Kurt Sutton sports a white suit a few sizes too big for him when when he plays Samuel Clemens — better known as Mark Twain.
He’s been channeling the famous writer on stage for eight years on his national tour, “An Evening With Mark Twain,” which comes to the Concord City Auditorium on Wednesday, Nov. 28. But Sutton had been preparing for this role for ages. Twenty years ago, in fact, before he retired from working as a teacher and business owner, his wife bought him the white suit that Twain was famous for. This would be the suit he’d wear, she told him.
“I talked so much about doing it [impersonating Twain], that my wife had a suit custom-made for me. But she got it three sizes bigger than I am. She said that it was because I was going to get fat when I got older. Plus, a bigger suit makes you look older,” he said. When he’s telling the anecdote that Mark Twain told of learning to ride a bicycle as a 70-year-old, the outfit just adds to the performance.
Maybe the suit helps him get into character, but Twain’s material is so good that Sutton said he doesn’t need much help for his performances.
“He was the first stand-up comic,” Sutton said. “Comics today, it’s a short story with a punchline. Twain was a humorist; he told longer stories that had satire about a politician, or whatever the subject was that he talked about, and it made you think. And while you were thinking, you realized that what he said was really funny.”
Even 150 years later, his material works.
“When he told stories about people’s greed or happiness, he was always just spot on. Human nature hasn’t changed much for 10,000 years; we still hate each other and love each other and have the same emotions. He could just capture them in words and images, and he spoke the same things that you could relate to as a young person,” Sutton said.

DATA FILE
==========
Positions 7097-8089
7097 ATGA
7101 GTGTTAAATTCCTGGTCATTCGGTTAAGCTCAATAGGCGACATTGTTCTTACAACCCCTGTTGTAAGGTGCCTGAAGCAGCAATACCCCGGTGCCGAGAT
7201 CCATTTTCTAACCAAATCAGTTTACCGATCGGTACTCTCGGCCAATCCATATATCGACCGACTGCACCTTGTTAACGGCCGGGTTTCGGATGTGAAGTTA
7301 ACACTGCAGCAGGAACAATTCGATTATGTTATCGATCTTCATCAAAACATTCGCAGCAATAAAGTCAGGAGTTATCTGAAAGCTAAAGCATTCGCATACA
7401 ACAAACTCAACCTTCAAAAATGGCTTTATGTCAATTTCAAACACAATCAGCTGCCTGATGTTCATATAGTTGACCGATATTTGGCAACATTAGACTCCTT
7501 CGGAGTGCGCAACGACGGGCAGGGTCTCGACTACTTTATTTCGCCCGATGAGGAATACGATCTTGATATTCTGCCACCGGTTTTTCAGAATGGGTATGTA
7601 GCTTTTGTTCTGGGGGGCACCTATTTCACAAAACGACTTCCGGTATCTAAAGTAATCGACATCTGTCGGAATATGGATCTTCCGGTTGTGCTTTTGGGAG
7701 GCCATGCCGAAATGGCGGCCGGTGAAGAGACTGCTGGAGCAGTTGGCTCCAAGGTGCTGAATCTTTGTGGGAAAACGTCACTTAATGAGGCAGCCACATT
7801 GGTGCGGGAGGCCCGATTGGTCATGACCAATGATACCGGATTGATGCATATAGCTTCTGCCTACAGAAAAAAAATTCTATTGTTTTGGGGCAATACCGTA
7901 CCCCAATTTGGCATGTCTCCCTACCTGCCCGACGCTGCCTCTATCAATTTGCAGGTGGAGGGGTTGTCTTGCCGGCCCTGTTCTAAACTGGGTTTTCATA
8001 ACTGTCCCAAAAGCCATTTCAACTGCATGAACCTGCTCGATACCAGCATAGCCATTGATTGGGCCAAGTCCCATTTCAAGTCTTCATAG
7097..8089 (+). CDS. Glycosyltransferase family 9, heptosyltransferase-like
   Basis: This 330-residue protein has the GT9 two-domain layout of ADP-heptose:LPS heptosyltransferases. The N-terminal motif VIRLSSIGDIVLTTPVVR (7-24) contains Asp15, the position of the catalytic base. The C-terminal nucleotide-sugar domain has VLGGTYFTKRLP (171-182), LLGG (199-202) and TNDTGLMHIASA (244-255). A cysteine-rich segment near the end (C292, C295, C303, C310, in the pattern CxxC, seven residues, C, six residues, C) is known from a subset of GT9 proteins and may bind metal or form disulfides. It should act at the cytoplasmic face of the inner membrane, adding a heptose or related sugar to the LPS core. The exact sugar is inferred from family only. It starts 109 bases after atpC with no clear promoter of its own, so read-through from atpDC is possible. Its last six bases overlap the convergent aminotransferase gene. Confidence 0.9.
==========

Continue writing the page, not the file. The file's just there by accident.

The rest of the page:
Sutton’s two-act production is set up like the kind of lecture tour that famous authors used to take across the country. “During the 1800s, this was the only way that people got to see famous people like Emerson and Tennyson, Dickinson and Harriet Beecher Stowe,” he said. “To see the actual writer in real life, that was a big thing. … People have always been like that. They want to see famous people. It’s just like when you’re going to see Justin Bieber.”
Ninety percent of the stories he shares are those that Clemens wrote, comments he made, quotes from him. The other 10 percent are the segues between the pieces, the transitions Sutton created to go from one story to another.
Sutton studied Mark Twain like most people did in school. He read The Adventures of Tom Sawyer and The Adventures of Huckleberry Finn. But he became more interested in the man behind the pseudonym, Samuel Clemens, and after graduating from Reinhardt College at the University of Georgia, he continued to study Clemens.
Lots of people know Mark Twain, but not as many people know Samuel Clemens, Sutton said.
“Mark Twain was just part of what Samuel Clemens did. But Samuel Clemens, you’ll see that he was a writer, a steamboat pilot, a gold miner, an inventor, an investor.... He did all kinds of things besides write Tom Sawyer and Huckleberry Finn,” Sutton said.
Some people will think he’s copying Hal Holbrook, an American actor famous for his Mark Twain impersonations, Sutton said, but his performance is different from Holbrook’s. His intention is not to impersonate the famous writer.
“I’m not an impersonator. I’m an interpreter. I interpret it the way that I think he’d like it to be interpreted,” he said.
Unlike Holbrook, he also will be playing both Clemens and Twain on Wednesday night. How will you know when he’s playing which role? For one, Twain never played music in public. That was something he kept for private guests. Few people know that Clemens was a musician, and in the show, he’ll play music from the time period. Twain will be the guy telling a humorous story from one of his books, Roughing It, about a buffalo hunt, and Clemens will follow with the song “Buffalo Gal.” The second act also pays tribute to Clemens’ serious side, with a dramatic rendition of Huck Finn’s trip down the Mississippi with Jim the runaway slave.
Sutton loves touring the country “like a rock star” with his wife and makes a trip to New Hampshire almost every year, always polishing his production. One of his favorite quotes from Twain is, “When I was younger, I could remember anything, whether it happened or not, but my faculties are decaying now and soon I shall be so I cannot remember any but the things that never happened.” It’s a quote that you appreciate more as you age, he said.
“When you’re older, you’ll understand,” he said.